I feel stressed or anxious | Education Support

I feel stressed or anxious

Stress at work is a major issue. It is the single largest reported cause of all work-related illnesses. 526,000 workers suffer from work-related stress, depression or anxiety (new or long-standing) and 12.5 million working days are lost due to work-related stress in 2016/17. Research has demonstrated that persistent stress can cause heart attacks, strokes, kidney disease, rheumatoid arthritis and ageing.

Teachers and education staff endure greater job-related stress than other professionals, according to a report by the National Foundation for Educational Research (NFER). The report found that one in five felt tense about their job most or all of the time, compared with 13% of those in similar occupations. And in our 2018 Teacher Wellbeing Index, 67% of education staff said they had suffered from stress. 

The pressures on teachers and teaching staff are evident, however there are a number of tools and techniques to help manage and reduce stress (see ABC Model).

Freud talks about the benefits of helping people to feel “ordinary unhappiness” rather than “misery”,  this means that if we did not get a job that we really wanted it would be appropriate (ordinary unhappiness) to feel disappointed.  However, if we went into a terrible long-lasting mood where we felt useless, rejected and unable to get another job (misery) then this is about something else not just the current situation.  If we can understand this we are more likely to be able to better manage our emotional states, so they do not affect us so negatively. Stress is not about ordinary unhappiness it is about misery and so understanding more about our internal dialogue is critical in managing it better (see ABC model).

As illustrated, increased stress results in increased productivity – up to a point, after which things go rapidly downhill. However, that point or peak differs for each of us, so we need to be sensitive to the early warning symptoms and signs that suggest a stress overload is starting to push us over the hump. Such signals also differ for each of us and can be so subtle that they are often ignored until it is too late. Not infrequently, others are aware that we may be headed for trouble before we are.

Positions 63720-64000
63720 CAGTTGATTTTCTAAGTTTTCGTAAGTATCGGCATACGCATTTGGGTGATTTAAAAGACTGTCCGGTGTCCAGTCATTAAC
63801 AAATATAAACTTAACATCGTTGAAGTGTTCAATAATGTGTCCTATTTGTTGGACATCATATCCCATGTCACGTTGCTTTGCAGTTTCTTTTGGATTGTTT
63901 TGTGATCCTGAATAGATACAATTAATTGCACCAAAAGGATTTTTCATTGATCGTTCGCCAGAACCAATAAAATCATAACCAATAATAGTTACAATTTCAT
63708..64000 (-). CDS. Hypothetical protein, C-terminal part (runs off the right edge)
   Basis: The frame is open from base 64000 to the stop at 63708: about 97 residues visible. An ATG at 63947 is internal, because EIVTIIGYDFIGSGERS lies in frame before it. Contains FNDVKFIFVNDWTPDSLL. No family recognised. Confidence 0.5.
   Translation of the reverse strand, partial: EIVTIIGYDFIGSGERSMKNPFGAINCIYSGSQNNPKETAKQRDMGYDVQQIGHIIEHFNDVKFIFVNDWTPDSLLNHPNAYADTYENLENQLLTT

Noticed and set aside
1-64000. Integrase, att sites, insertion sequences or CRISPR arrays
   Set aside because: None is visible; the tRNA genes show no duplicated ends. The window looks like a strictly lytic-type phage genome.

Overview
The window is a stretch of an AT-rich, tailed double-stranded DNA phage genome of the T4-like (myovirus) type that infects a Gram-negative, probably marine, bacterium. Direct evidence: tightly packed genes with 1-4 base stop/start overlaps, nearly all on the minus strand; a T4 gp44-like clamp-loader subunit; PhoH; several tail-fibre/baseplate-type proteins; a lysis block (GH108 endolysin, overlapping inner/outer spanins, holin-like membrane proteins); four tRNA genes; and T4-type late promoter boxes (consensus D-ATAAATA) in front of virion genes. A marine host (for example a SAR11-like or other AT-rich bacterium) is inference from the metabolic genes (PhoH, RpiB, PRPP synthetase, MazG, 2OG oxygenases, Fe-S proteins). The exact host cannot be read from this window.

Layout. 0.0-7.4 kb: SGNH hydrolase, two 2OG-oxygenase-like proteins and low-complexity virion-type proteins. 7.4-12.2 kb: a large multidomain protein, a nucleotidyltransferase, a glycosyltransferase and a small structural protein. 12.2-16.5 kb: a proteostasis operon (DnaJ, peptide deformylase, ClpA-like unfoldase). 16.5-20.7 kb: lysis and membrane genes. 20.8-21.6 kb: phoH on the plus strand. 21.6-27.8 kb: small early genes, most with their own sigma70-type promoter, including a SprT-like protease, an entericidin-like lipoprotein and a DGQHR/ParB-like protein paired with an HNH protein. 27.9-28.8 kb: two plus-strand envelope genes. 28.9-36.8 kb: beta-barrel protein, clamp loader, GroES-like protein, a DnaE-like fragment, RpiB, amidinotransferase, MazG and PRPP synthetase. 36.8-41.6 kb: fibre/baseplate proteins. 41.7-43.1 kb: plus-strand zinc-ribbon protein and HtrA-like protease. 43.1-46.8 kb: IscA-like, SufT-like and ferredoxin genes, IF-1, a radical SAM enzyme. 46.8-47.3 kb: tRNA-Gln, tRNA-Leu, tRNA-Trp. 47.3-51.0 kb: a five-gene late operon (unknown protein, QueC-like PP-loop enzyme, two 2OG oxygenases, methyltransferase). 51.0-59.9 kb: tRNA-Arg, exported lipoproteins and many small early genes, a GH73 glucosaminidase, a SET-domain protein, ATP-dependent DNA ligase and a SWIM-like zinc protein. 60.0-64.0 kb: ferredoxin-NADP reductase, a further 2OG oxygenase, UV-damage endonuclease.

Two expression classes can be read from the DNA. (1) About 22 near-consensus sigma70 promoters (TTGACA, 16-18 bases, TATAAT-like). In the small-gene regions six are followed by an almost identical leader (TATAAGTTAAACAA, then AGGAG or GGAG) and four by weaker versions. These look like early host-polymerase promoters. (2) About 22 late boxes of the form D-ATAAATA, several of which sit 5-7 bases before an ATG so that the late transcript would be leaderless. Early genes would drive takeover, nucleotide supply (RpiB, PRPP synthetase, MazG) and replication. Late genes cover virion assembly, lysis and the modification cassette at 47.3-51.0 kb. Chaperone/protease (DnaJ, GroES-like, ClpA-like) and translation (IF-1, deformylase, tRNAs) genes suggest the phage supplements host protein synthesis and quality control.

See below for some of the responses we may show when stressed.  These impact on our performance, productivity and welfare. Stress requires a large amount of mental energy, which can lead to us becoming ratty, depressed, tired, and unable to think clearly.

Physical responses:

  • Heartbeat accelerates
  • Hard to breathe, this can lead to hyperventilating.
  • Sweating
  • Feeling sick
  • Loss of appetite
  • Over eating
  • Headaches
  • Reduced immunity
  • Illnesses
  • Sleep issues

Emotional responses:

  • Go into denial mode
  • Stop thinking rationally or cannot think
  • Exaggerated or catastrophic thinking
  • Poor memory
  • Unhappy, sad, depressive feelings
  • Low self-esteem and confidence
  • Irritable and angry

 

Understanding what causes stress

Here are some common stress factors:

  • Lack of control or autonomy. Not feeling like we have control over situations or the ability to change them can lead to increased stress.
  • Lack of support. When people feel that there is little support from their manager, colleagues, peers, friends, family or direct reports they can not only experience high levels of stress but will also be more likely for stress to be unmanageable.
  • Change. Intrinsically many people do not like things being changed, e.g. a new head teacher or marking system as they have to adapt their ways of thinking and operating.  It causes uncertainty which can often trigger our fight, flight or freeze responses.
  • Lack of clarity of role. Often people can struggle with ambiguity or lack of clarity over what they are meant to do or expectations (this can differ, and some do relish a white paper in which to work things out).
  • Demands too much for hours of work. People often think that there is a magic formula for working out how to fit in a job that requires more hours than there are.  Once you know what you have to do and have worked out when it can be done, if it does not fit then either you need to re-prioritise or take something away.
  • Relationships. Often arguments, conflicts, lack of harmony, overly competitive or dishonest relationships leave people feeling stressed by the impact of this and on top of this it may be harder to get help if relationships are suffering.

What can you do?